In the past twenty years, significant advances have been made in our ability to land scientific payloads on the Mars surface. These advances have come largely from continued evolution and refinement of Viking-era spaceflight technology. In this past decade, a suite of new entry, descent and landing (EDL) technologies has been matured and is rapidly approaching readiness for mission infusion. This presentation will provide an overview of present EDL capabilities and discuss the basis for this set of technology investments. Looking forward, the benefit of these technology investments will be characterized in terms of the potential future missions that may soon be possible. While Mars exploration will be the focus of this talk, the application of some of these same technologies to science missions to other planetary bodies and a variety of Earth-based applications will also be discussed.
Dr. Robert D. Braun is a recognized authority in the development of entry, descent and landing systems and the advancement of space technology. He has contributed to the formulation, development, and operation of multiple space flight missions. He began service as the Dean of the College of Engineering and Applied Science in January 2017. From 2003 to 2016, he served as a faculty member at the Georgia Institute of Technology where he led the Space Systems Design Laboratory and founded the Center for Space Technology and Research. Prior to joining the Georgia Tech faculty, Dr. Braun was a member of the technical staff of the NASA Langley Research Center for 16 years. He served as the NASA Chief Technologist in 2010 and 2011. Dr. Braun is a member of the National Academy of Engineering, Vice Chair of the National Academies Space Studies Board, a Fellow of the AIAA and AAS, and the author or co-author of over 300 technical publications in the fields of atmospheric flight dynamics, planetary exploration, design optimization, and systems engineering. He received a B.S. in Aerospace Engineering from Penn State, M.S. in Astronautics from the George Washington University, and Ph.D. in Aeronautics and Astronautics from Stanford University.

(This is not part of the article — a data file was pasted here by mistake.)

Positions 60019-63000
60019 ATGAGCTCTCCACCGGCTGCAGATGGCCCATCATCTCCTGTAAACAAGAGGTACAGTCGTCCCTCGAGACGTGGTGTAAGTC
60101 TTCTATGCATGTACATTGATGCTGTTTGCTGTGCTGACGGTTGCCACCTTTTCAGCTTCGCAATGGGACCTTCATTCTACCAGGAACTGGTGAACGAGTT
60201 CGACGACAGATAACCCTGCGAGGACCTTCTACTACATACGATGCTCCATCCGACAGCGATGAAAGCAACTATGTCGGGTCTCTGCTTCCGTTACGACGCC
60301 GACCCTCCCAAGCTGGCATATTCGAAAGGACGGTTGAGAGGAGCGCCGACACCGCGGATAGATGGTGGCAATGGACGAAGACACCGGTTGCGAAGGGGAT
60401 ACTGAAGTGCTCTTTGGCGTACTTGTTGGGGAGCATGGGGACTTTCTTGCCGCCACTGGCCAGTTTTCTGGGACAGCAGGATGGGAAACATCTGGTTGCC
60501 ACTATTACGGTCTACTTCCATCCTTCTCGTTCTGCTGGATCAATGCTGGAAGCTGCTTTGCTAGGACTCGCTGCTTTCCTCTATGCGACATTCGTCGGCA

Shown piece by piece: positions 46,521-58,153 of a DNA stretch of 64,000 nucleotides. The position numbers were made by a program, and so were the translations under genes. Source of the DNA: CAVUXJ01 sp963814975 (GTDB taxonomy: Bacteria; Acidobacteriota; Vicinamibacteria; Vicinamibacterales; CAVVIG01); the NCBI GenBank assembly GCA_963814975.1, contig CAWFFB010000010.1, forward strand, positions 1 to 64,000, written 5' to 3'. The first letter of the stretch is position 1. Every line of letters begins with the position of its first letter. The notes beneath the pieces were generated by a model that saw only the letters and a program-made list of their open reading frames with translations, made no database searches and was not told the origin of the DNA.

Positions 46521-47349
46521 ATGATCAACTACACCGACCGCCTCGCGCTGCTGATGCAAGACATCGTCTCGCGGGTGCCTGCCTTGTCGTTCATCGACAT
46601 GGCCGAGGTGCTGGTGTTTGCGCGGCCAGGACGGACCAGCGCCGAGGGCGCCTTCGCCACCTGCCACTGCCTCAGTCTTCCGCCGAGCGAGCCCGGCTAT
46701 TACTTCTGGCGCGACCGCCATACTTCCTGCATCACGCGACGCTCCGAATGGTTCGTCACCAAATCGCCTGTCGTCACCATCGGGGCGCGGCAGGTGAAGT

Host: Zachary Putnam